Chains of fused carbon-containing rings have unique optoelectronic properties that make them useful as semiconductors. These chains, known as acenes, can also be tuned to emit different colors of light, which makes them good candidates for use in organic light-emitting diodes.

The color of light emitted by an acene is determined by its length, but as the molecules become longer, they also become less stable, which has hindered their widespread use in light-emitting applications.

MIT chemists have now come up with a way to make these molecules more stable, allowing them to synthesize acenes of varying lengths. Using their new approach, they were able to build molecules that emit red, orange, yellow, green, or blue light, which could make acenes easier to deploy in a variety of applications.

“This class of molecules, despite their utility, have challenges in terms of their reactivity profile,” says Robert Gilliard, the Novartis Associate Professor of Chemistry at MIT and the senior author of the new study. “What we tried to address in this study first was the stability problem, and second, we wanted to make compounds where you could have a tunable range of light emission.”

MIT research scientist Chun-Lin Deng is the lead author of the paper, which appears today in Nature Chemistry.

Colorful molecules

Acenes consist of benzene molecules — rings made of carbon and hydrogen — fused together in a linear fashion. Because they are rich in sharable electrons and can efficiently transport an electric charge, they have been used as semiconductors and field-effect transistors (transistors that use an electric field to control the flow of current in a semiconductor).

Recent work has shown that acenes in which some of the carbon atoms are replaced, or “doped,” with boron and nitrogen have even more useful electronic properties. However, like traditional acenes, these molecules are unstable when exposed to air or light. Often, acenes have to be synthesized within a sealed container called a glovebox to protect them from air exposure, which can lead them to break down. The longer the acenes are, the more susceptible they are to unwanted reactions initiated by oxygen, water, or light.

To try to make acenes more stable, Gilliard decided to use a ligand that his lab has previously worked with, known as carbodicarbenes. In a study published last year, they used this ligand to stabilize borafluorenium ions, organic compounds that can emit different colors of light in response to temperature changes.

For this study, Gilliard and his co-authors developed a new synthesis that allowed them to add carbodicarbenes to acenes that are also doped with boron and nitrogen. With the addition of the new ligand, the acenes became positively charged, which improved their stability and also gave them unique electronic properties.

Using this approach, the researchers created acenes that produce different colors, depending on their length and the types of chemical groups attached to the carbodicarbene. Until now, most of the boron, nitrogen-doped acenes that had been synthesized could emit only blue light.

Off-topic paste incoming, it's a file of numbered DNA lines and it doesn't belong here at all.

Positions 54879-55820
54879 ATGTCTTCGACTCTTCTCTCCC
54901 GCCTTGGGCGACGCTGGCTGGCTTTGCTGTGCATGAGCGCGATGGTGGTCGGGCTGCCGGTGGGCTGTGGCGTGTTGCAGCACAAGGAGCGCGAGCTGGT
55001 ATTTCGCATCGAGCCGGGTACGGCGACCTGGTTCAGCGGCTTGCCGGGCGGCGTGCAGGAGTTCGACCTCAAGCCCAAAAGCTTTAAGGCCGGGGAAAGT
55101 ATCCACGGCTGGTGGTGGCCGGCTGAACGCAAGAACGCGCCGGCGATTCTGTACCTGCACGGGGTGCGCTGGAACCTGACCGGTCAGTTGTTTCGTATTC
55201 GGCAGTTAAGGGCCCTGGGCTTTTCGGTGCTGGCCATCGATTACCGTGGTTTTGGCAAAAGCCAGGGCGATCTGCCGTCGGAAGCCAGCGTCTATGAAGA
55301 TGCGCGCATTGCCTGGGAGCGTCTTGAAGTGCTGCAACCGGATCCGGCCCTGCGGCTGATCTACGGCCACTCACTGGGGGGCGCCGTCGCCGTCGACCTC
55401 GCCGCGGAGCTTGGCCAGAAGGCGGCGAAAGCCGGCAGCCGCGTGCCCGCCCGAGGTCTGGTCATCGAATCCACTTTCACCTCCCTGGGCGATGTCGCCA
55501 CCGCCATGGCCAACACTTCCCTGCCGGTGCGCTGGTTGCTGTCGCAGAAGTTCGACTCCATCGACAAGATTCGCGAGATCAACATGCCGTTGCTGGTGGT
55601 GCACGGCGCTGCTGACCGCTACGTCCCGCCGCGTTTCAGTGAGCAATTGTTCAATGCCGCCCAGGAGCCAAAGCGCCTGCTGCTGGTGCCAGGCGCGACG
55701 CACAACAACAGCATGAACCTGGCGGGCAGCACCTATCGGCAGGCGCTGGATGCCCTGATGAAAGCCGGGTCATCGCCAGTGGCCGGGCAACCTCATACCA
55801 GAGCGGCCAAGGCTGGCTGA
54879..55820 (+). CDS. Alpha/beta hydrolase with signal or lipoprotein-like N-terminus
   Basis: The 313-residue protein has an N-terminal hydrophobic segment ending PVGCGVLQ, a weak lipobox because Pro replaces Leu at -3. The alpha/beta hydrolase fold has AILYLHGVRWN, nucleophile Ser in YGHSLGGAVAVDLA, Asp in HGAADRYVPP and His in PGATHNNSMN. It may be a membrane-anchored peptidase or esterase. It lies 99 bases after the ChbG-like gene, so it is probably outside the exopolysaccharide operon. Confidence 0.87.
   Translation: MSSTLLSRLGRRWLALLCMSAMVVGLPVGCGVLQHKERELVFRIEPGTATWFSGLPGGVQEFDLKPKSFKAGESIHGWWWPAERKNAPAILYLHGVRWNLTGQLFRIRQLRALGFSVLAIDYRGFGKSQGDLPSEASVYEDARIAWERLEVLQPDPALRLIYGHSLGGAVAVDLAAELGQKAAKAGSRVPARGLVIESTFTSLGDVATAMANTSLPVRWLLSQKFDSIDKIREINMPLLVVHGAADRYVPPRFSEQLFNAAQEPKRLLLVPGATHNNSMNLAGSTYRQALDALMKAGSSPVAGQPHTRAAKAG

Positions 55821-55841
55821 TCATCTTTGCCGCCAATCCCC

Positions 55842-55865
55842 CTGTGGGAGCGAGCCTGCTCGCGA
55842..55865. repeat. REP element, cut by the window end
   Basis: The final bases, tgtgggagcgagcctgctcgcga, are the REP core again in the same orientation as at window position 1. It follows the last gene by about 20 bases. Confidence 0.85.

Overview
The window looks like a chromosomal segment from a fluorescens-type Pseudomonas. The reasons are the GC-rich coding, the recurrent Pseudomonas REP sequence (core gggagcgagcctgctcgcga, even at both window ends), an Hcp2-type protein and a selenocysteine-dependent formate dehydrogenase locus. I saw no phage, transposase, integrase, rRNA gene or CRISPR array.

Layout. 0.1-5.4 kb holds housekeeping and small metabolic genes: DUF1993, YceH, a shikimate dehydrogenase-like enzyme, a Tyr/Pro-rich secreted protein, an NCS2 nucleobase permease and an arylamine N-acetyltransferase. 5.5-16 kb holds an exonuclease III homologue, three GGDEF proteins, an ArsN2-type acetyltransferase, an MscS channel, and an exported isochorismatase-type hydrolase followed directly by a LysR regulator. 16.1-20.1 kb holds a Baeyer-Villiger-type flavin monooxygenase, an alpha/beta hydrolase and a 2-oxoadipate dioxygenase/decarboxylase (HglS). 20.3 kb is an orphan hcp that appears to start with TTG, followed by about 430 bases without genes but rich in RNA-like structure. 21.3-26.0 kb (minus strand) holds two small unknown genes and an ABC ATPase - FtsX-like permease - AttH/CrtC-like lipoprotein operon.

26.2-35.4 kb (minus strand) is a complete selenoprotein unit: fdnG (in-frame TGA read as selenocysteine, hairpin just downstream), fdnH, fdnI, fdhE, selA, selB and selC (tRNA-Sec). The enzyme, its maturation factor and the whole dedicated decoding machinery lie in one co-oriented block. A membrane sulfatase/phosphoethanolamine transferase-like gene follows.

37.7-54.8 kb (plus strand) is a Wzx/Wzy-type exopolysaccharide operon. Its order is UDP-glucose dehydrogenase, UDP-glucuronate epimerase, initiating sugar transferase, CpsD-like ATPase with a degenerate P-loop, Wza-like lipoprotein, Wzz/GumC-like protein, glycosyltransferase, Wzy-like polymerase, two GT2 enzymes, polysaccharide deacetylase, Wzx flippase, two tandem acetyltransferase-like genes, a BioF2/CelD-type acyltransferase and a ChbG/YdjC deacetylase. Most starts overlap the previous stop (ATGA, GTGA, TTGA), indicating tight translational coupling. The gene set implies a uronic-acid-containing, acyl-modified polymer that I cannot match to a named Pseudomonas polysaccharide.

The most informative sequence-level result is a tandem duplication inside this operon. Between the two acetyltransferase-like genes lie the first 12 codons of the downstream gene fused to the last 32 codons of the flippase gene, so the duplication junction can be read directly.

“Red emission is very important for wide-ranging applications, including biological applications like imaging,” Gilliard says. “A lot of human tissue emits blue light, so it’s difficult to use blue-fluorescent probes for imaging, which is one of the many reasons why people are looking for red emitters.”

Better stability

Another important feature of these acenes is that they remain stable in both air and water. Boron-containing charged molecules with a low coordination number (meaning the central boron atom has few neighbors) are often highly unstable in water, so the acenes’ stability in water is notable and could make it feasible to use them for imaging and other medical applications.

“One of the reasons why we’re excited about the class of compounds that we’re reporting in this paper is that they can be suspended in water. That opens up a wide range of possibilities,” Gilliard says.

The researchers now plan to try incorporating different types of carbodicarbenes to see if they can create additional acenes with even better stability and quantum efficiency (a measure of how much light is emitted from the material).

“We think it will be possible to make a lot of different derivatives that we haven’t even synthesized yet,” Gilliard says. “There are a lot of optoelectronic properties that can be dialed in that we have yet to explore, and we’re excited about that as well.”

Gilliard also plans to work with Marc Baldo, an MIT professor of electrical engineering, to try incorporating the new acenes into a type of solar cell known as a single-fission-based solar cell. This type of solar cell can produce two electrons from one photon, making the cell much more efficient.

These types of compounds could also be developed for use as light-emitting diodes for television and computer screens, Gilliard says. Organic light-emitting diodes are lighter and more flexible than traditional LEDs, produce brighter images, and consume less power.

“We’re still in the very early stages of developing the specific applications, whether it’s organic semiconductors, light-emitting devices, or singlet-fission-based solar cells, but due to their stability, the device fabrication should be much smoother than typical for these kinds of compounds,” Gilliard says.

The research was funded by the Arnold and Mabel Beckman Foundation and the National Science Foundation Major Research Instrumentation Program.

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